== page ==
A year ago today the doctor told me I had cancer. In that moment, I had no idea I would still be alive today. I am thankful for God’s mercy and for all the things I’ve re-learned about His love. I’m celebrating today! When I celebrate I remember His goodness in my life. Must needs be I celebrate more often.
Weeehooo! It’s taken me two months, but I’ve finally managed to take dominion over my Gmail inbox. The task, as I initially saw it, was nothing short of monumental. However, communication via email is necessary in my life and it’s been well worth the effort.
In 1993, I got my first email address from AOL. Then, four years later, a colleague introduced me freedom of an email.com address and I gladly abandoned my AOL account. A few years later I got to know Eudora. Good things happened when I got my welcome letter from the Gmail team on March 23, 2005, and since then I’ve incorporated more than twelve different accounts into Gmail – from numerous providers. I still have my email.com address, though the customer service is deplorable and the cost of maintaining it is rising.
Soooo…I know where to find stuff. Well, there are times when Gmail’s overzealous spam filters bury people in between hair loss remedies, medical miracle drugs, nursing school opportunities, and hey…I have friends in Kenya who want to borrow money. Nevertheless, I feel oddly comforted that something in my life is uncomplicated. And I’m thankful.
A brilliant little quote from Dr. Mimi Haddad from the article, “Fifty Shades of Grey: A Trilogy of Deceit, Collusion, and Domination.”
The collective suffering of women worldwide is the result of abuses of power, pervasive in many different cultures. Patriarchy–male dominance, is entrenched within the major faith traditions, including Christianity. The “he will rule over you” of Genesis 3:16 was one of the first consequences of sin in the garden. But unlike death, toil, and work, or even pain in child-birth–all the effects of sin–male rule has been elevated and advanced as a biblical ideal by Christian leaders throughout history. Christians resist death; we oppose the thorns and thistles of labor through technology and agriculture just as we work to improve the experiences of childbearing. Yet, male authority and rule receive an enduring endorsement from the church, making it harder to question and challenge without the fear of opposing God as well.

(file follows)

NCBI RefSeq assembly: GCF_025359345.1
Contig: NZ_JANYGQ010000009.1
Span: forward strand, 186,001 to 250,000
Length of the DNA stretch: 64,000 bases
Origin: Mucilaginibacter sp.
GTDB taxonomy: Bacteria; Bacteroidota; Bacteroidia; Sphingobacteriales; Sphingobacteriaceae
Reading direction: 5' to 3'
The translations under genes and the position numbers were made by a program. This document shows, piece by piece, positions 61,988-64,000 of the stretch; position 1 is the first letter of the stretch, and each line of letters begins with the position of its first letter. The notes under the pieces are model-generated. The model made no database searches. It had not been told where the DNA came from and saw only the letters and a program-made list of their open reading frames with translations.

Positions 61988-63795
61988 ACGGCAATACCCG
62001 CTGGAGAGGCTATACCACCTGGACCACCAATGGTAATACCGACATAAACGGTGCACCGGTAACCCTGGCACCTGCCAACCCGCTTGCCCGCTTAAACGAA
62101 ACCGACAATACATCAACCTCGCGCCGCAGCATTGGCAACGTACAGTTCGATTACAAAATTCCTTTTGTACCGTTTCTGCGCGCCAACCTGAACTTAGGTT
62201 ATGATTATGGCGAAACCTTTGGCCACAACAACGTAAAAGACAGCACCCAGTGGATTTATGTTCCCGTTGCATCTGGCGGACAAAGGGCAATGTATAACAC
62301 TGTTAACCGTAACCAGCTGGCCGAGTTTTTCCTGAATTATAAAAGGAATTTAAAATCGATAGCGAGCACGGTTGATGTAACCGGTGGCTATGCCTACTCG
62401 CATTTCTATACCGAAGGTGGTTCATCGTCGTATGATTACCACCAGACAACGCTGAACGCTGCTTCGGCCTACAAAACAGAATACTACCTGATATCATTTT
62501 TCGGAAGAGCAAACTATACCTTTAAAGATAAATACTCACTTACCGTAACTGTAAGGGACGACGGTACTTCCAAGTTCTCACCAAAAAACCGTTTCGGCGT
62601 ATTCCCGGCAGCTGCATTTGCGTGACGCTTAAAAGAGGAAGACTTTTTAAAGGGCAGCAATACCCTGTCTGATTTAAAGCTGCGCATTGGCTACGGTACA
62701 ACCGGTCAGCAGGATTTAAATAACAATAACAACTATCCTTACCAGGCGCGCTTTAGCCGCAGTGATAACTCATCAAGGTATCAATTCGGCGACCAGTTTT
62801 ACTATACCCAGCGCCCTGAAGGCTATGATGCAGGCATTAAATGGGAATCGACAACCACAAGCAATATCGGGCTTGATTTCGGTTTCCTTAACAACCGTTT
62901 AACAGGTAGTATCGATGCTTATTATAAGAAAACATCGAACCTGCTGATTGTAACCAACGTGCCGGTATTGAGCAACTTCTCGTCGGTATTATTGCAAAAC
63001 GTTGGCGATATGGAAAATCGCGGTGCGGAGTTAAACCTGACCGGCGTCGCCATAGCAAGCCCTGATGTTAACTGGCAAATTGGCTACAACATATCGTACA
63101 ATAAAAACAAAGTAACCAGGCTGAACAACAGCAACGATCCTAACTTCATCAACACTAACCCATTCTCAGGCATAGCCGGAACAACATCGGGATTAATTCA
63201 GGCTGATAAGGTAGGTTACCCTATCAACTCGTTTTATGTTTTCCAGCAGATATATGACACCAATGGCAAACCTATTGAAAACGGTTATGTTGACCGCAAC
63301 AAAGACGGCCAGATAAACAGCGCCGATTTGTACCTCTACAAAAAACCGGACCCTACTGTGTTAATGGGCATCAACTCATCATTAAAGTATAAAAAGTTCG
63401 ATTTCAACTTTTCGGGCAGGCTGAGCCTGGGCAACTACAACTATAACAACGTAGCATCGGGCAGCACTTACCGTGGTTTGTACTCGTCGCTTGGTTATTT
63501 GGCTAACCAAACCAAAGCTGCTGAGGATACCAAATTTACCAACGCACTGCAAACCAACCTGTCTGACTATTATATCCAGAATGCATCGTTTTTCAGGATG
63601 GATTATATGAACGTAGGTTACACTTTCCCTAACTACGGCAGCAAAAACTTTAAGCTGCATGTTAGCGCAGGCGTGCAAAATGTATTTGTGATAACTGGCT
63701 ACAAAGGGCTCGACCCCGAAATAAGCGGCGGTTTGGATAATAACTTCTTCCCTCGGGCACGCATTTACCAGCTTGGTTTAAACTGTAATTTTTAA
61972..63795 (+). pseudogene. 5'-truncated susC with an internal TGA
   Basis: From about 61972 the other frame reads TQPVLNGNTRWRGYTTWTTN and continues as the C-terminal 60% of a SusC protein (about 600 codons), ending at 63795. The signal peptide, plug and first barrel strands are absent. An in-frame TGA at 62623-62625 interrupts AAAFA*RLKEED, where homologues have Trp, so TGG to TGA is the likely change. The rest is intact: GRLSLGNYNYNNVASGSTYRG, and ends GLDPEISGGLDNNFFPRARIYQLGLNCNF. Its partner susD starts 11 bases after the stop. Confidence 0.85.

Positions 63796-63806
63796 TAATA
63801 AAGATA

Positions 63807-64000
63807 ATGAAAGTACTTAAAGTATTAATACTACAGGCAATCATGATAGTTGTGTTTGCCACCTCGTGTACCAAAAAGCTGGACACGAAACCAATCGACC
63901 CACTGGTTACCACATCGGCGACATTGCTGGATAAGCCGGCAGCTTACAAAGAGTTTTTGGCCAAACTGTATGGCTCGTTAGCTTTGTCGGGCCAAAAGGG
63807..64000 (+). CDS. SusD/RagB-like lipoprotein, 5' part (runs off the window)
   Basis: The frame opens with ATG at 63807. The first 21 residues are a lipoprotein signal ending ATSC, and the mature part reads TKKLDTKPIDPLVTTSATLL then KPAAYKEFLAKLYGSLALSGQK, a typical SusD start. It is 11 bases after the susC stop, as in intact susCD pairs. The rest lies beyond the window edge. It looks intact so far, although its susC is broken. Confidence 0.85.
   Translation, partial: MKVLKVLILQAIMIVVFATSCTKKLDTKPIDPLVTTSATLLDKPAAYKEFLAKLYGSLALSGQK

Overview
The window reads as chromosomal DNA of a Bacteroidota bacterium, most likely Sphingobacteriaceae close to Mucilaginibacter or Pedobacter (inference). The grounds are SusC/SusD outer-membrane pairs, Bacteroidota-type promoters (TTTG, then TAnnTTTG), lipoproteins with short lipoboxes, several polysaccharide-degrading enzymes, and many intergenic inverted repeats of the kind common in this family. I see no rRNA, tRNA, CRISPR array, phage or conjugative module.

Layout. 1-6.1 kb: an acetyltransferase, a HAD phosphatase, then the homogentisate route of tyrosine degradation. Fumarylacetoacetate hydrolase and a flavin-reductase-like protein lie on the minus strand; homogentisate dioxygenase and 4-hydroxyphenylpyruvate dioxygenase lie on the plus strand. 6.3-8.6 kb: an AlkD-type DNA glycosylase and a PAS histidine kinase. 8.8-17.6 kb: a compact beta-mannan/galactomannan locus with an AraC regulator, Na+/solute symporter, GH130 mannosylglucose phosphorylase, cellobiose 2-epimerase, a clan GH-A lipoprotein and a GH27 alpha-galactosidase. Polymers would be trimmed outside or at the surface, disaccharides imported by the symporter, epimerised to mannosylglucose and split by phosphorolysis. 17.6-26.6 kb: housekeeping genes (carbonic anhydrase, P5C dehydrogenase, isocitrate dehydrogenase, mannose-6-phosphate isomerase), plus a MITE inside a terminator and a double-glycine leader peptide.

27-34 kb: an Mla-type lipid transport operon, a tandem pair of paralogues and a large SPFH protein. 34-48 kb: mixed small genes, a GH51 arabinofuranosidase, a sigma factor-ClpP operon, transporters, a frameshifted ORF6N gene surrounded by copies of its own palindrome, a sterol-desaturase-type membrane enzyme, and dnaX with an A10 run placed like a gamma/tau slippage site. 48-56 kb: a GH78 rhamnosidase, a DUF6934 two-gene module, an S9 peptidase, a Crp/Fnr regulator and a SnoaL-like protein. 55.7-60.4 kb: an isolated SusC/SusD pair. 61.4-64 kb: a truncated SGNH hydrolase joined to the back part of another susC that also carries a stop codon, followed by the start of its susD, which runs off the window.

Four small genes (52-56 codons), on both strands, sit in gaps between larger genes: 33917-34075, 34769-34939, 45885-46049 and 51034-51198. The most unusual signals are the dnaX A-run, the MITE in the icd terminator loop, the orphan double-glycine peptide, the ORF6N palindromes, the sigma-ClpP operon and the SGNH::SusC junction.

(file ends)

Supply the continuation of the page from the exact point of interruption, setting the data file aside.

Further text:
You can read the full article here.
Dr. Mimi Haddad is president of Christians for Biblical Equality. She is a graduate of the University of Colorado and Gordon Conwell Theological Seminary. She holds a PhD in historical theology from the University of Durham, England. She and her husband, Dale, live in the Twin Cities. Follow her on Twitter @Mimi_CBE.
I heard the Rabbi say, “Stop arguing on facebook.” I took him seriously.
I have a self-imposed ban in place to avoid reading blogs where the main purpose of the blog post is to sensationalize issues and thereby draw a great amount of attention to the author. Fame is one of those things that few are able to manage without a great deal of sin. It does things, creeps up on us slowly, and before we know it, we think more highly of ourselves than we should. The need to be greater and have power over others is a temptation few can pass up.
When an author adores the sight of his/her own words, rather than displaying a concern for the people s/he’s reaching with the words, it’s usually difficult for me to cut through all the crap to find a purpose in the post. The sharpness of his/her tongue (or in this case, fingers) and the little bits and pieces s/he leaves in place of a person, takes my breath away and leaves me speechless. What ensues, after the multi-paragraph rant, is usually a flood of comments from people who get caught up in the frenzy and lose their way and forget to love their neighbor. And I feel defeated and embarrassed, and even angry for letting my eyes and mind participate.
I heard the Rabbi say, “Love your neighbor.” That is proving to be a more difficult than I imagined. I took Him seriously.
My Mom called me. It was 5:15 am. Her voice was calm as she said, “I think he’s gone.” I drove as quickly as I could – a thousand thoughts racing through my mind. I expected the call so it wasn’t a surprise, but some moments just can’t be imagined. When I got to her house, I hugged my Mom close and tried to absorb her pain. I went in to my Dad and saw him laying there peacefully. I put my fingers to his neck and felt for a pulse. He was warm and I watched his chest, expecting it to rise and fall, but it didn’t. I gently held his wrist and checked for a pulse. His hands were cold. On September 23rd, 2014, my Dad left his earthly body and went to rest.